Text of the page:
LDS Church Growth, Member Activity, and Convert Retention:
Review and Analysis By David Stewart

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Chapter II-08: Sources of Data: Hybrid Research

A final category exists of hybrid research which includes data from official or quasi-official sources, third-party research, and original insights and observations. Although any given point of research data can technically be classified as originating from either internal church sources or population-based data, hybrid research is sufficiently different church-only or population-only data to deserve special consideration. The synthesis of church and population-based data provides context and synergy greater than the sum of its parts, and offers a reality check which is essential to the correct interpretation of data from both of the primary sources.

This category includes articles and books by professional researchers with access to internal church data as well as third-party sources. These sources are among the most valuable, and are often more helpful than third-party dependent research such as the Glenmary Survey for several reasons. First, the articles are a written by professional LDS scholars with direct knowledge of the LDS faith. Knowledgeable scholars are able to avoid many of the pitfalls that confound outside researchers who may be unfamiliar with the special considerations and reporting definitions of the LDS Church. Second, the authors have often been directly involved in internal research for the Church as well as external publication and writing, offering deeper insight into methodology and an element of independence even if much of the data used is officially provided by the Church. Third, the authors often draw from third party sources for additional information. Although they rely heavily upon church-provided data, they are not solely dependent upon it.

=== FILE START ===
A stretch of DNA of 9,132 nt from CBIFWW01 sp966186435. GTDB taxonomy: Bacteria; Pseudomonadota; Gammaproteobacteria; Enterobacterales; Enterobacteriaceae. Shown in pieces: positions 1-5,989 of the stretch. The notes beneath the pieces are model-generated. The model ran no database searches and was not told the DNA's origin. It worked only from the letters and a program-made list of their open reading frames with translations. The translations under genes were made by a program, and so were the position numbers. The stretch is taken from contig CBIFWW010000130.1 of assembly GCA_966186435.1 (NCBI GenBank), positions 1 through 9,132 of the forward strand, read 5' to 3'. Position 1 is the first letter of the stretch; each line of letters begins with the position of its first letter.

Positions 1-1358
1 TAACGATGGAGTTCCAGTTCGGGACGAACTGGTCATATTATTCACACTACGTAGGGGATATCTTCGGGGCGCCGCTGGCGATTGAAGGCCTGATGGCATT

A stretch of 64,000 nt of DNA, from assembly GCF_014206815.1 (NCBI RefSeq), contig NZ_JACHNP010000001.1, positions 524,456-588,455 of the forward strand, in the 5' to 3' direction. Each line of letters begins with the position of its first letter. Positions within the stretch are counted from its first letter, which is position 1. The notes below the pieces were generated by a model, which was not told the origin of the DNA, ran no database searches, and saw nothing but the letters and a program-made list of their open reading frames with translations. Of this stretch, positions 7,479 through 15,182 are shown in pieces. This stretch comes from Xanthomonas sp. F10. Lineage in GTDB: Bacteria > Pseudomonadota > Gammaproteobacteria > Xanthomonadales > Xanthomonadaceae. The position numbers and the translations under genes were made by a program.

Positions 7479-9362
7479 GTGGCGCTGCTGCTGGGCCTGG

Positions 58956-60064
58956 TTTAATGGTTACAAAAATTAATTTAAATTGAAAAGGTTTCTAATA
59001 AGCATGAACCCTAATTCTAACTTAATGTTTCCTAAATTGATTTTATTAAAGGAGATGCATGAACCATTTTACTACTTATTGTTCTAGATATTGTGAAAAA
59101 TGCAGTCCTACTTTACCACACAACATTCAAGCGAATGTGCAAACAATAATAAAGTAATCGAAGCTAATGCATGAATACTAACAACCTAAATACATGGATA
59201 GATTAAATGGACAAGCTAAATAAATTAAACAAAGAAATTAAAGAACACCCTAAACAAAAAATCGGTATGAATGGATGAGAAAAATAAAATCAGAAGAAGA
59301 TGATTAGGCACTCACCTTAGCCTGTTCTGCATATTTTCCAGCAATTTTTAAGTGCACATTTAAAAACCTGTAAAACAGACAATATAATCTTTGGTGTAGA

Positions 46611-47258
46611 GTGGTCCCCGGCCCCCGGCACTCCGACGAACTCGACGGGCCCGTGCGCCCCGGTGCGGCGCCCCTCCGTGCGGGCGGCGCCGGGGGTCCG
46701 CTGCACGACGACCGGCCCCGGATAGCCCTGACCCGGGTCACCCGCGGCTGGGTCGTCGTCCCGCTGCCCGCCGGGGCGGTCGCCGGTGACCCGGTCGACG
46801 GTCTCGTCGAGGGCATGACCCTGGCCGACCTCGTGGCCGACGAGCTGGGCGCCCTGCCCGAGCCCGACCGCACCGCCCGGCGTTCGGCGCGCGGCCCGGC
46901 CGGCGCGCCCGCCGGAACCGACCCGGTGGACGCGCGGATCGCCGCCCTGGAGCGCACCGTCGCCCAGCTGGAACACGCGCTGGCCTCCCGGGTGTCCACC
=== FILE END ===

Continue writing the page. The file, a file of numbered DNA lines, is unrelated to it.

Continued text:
An good example of a hybrid source is Dr. Tim Heaton's article entitled "Vital Statistics" in the Encyclopedia of Mormonism[1], an encyclopedia covering all aspects of the LDS faith produced through a cooperative effort of secular scholars and BYU professors. The Encyclopedia is not an official publication of the LDS Church, yet its authors had access to many internal church documents and the cooperation of church officials. The statistics on member participation and demographics included in the Encyclopedia of Mormonism are attributed to the Church Research Division, and therefore can be considered to represent official church data.

[1] Macmillan, 1992.